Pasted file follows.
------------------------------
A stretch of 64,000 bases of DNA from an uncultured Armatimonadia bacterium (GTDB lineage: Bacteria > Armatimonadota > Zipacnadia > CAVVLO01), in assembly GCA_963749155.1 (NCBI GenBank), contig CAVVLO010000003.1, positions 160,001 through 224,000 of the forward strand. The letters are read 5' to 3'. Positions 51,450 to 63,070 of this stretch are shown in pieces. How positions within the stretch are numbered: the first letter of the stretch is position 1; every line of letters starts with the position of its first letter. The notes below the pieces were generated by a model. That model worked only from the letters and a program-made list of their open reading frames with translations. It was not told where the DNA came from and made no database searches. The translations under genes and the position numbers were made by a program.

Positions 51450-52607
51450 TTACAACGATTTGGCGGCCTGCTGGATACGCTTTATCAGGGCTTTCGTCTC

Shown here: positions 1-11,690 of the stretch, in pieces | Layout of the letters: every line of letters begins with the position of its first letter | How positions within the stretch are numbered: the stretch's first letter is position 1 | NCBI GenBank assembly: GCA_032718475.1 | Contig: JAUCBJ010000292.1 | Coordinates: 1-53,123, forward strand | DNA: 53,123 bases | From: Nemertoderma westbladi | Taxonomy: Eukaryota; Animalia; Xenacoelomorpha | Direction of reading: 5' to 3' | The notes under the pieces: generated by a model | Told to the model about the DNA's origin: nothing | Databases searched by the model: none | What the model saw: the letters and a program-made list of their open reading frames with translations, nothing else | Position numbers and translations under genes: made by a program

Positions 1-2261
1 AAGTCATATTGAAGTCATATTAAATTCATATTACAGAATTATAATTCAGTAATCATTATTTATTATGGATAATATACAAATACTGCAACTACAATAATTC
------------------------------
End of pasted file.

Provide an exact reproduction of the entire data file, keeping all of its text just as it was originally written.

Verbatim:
A stretch of 64,000 bases of DNA from an uncultured Armatimonadia bacterium (GTDB lineage: Bacteria > Armatimonadota > Zipacnadia > CAVVLO01), in assembly GCA_963749155.1 (NCBI GenBank), contig CAVVLO010000003.1, positions 160,001 through 224,000 of the forward strand. The letters are read 5' to 3'. Positions 51,450 to 63,070 of this stretch are shown in pieces. How positions within the stretch are numbered: the first letter of the stretch is position 1; every line of letters starts with the position of its first letter. The notes below the pieces were generated by a model. That model worked only from the letters and a program-made list of their open reading frames with translations. It was not told where the DNA came from and made no database searches. The translations under genes and the position numbers were made by a program.

Positions 51450-52607
51450 TTACAACGATTTGGCGGCCTGCTGGATACGCTTTATCAGGGCTTTCGTCTC

Shown here: positions 1-11,690 of the stretch, in pieces | Layout of the letters: every line of letters begins with the position of its first letter | How positions within the stretch are numbered: the stretch's first letter is position 1 | NCBI GenBank assembly: GCA_032718475.1 | Contig: JAUCBJ010000292.1 | Coordinates: 1-53,123, forward strand | DNA: 53,123 bases | From: Nemertoderma westbladi | Taxonomy: Eukaryota; Animalia; Xenacoelomorpha | Direction of reading: 5' to 3' | The notes under the pieces: generated by a model | Told to the model about the DNA's origin: nothing | Databases searched by the model: none | What the model saw: the letters and a program-made list of their open reading frames with translations, nothing else | Position numbers and translations under genes: made by a program

Positions 1-2261
1 AAGTCATATTGAAGTCATATTAAATTCATATTACAGAATTATAATTCAGTAATCATTATTTATTATGGATAATATACAAATACTGCAACTACAATAATTC